Using the SpyEye criminal toolkit, money mules, and an accomplice believed to reside in Hollywood, U.S.A., “Soldier,” as he’s known in the criminal underground, stole over US$3.2 million in six months starting January 2011, which equates to approximately US$533,000 per month, or US$17,000 dollars a day!

    “Soldier” mainly targeted U.S. users and to increase the number of successful infections achieved in the country, he even bought U.S. traffic from other cybercriminals. Besides using malware to steal money from compromised accounts, he also steals users’ security credentials.

    Noteworthy Compromises

    Using the IP addresses of the victims that were recorded by the SpyEye command-and-control server, we were able to determine the network to which the IP address was assigned. We found that a wide variety of large organizations and U.S. multinational corporations in a variety of sectors were represented in the victim population.

    We do not believe these large organizations and U.S. multinational corporations were originally the intended target, we instead believe that they were impacted following end-user compromise. Bots (infected victims’ systems) are routinely sold to other criminals who perform other data-stealing activities, thereby making these networks vulnerable to further compromise and possible fraud.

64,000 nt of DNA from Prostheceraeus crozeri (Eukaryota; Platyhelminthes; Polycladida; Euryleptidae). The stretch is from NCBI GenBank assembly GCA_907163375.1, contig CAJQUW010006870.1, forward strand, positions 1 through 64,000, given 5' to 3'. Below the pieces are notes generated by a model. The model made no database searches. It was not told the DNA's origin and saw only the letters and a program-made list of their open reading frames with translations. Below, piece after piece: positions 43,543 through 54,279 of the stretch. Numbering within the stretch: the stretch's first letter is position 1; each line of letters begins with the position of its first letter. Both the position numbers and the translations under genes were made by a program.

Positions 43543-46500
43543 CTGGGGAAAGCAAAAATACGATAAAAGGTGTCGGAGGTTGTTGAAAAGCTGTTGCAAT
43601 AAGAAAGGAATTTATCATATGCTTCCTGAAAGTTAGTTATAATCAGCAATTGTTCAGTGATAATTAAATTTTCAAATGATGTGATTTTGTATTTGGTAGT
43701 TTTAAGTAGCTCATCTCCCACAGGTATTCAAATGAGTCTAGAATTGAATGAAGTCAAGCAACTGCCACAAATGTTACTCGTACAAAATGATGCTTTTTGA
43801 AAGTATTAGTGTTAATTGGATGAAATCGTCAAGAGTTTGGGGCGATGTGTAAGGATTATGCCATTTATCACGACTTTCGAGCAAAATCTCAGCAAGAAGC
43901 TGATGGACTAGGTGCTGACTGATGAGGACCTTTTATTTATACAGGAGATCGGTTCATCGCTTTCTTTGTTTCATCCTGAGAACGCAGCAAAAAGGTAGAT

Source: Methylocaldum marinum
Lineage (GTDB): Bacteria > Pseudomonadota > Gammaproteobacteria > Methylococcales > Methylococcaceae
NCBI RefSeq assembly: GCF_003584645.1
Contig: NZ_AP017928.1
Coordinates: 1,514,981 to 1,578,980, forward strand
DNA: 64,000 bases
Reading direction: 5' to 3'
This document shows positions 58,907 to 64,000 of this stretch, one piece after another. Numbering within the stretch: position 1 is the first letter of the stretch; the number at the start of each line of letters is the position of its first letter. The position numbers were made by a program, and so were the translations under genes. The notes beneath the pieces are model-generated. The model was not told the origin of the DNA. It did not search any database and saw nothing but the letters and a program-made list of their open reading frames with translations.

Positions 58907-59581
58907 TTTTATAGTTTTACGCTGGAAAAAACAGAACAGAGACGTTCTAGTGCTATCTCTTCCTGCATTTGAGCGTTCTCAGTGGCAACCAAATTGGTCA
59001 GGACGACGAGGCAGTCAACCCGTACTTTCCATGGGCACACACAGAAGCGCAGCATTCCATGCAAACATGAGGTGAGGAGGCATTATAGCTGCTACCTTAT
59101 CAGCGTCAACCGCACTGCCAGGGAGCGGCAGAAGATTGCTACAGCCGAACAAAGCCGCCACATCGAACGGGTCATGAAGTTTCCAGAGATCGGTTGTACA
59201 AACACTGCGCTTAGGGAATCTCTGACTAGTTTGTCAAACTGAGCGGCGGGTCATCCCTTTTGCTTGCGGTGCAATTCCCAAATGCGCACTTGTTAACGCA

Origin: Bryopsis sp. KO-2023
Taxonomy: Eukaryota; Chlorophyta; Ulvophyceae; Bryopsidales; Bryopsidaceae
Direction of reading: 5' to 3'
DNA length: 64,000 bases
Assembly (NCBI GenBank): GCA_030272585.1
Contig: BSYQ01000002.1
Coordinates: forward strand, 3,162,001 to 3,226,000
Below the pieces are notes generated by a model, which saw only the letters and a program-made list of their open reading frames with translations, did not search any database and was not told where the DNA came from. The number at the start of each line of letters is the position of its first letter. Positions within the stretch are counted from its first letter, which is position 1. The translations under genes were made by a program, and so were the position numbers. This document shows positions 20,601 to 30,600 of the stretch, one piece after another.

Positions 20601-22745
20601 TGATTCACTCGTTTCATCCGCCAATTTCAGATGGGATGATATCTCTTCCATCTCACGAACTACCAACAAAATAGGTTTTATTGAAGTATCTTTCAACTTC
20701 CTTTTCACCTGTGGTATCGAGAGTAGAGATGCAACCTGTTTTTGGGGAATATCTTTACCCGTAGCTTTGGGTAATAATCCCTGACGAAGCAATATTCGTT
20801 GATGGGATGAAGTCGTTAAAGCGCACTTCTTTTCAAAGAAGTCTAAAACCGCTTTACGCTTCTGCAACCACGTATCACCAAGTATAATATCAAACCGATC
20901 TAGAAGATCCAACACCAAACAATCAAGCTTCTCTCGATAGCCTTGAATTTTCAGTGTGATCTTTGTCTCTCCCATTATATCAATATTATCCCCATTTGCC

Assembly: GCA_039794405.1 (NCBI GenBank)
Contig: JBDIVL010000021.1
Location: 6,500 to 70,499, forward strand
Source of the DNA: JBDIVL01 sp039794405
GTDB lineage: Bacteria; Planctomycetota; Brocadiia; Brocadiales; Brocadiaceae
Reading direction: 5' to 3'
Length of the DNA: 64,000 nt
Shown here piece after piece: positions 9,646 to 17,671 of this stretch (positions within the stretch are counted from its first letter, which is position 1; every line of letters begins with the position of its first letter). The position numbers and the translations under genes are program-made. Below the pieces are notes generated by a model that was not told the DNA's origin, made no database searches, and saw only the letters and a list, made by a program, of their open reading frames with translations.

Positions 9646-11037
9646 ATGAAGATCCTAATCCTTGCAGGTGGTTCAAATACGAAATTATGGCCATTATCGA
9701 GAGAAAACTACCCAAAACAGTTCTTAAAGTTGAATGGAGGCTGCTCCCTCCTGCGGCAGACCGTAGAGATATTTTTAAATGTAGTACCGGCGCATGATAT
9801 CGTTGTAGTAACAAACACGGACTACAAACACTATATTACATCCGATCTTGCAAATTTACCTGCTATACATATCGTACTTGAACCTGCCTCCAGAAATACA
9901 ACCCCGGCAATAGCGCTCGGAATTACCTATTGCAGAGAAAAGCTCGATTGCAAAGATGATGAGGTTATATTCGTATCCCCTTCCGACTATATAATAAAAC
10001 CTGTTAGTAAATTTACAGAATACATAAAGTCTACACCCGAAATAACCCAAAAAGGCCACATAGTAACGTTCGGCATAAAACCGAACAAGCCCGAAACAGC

The victims’ IP addresses that were identified in the compromise included those belonging to the following types of organizations:

    • U.S. government (local, state federal)
    • U.S. military
    • Educational and research institutions
    • Banks
    • Airports
    • Other companies (automobile, media, technology)

    Read the rest of this entry »


    This entry is a follow-up to my blog post last week in which I noted some significant changes that have been made to SpyEye 1.3.4.x. Further observation revealed other modifications that made me think we are getting closer to the merger of the SpyEye and ZeuS botnets.

    This SpyEye version comes with a Gate, a CN1 and a SYN1 installer.

    Read the rest of this entry »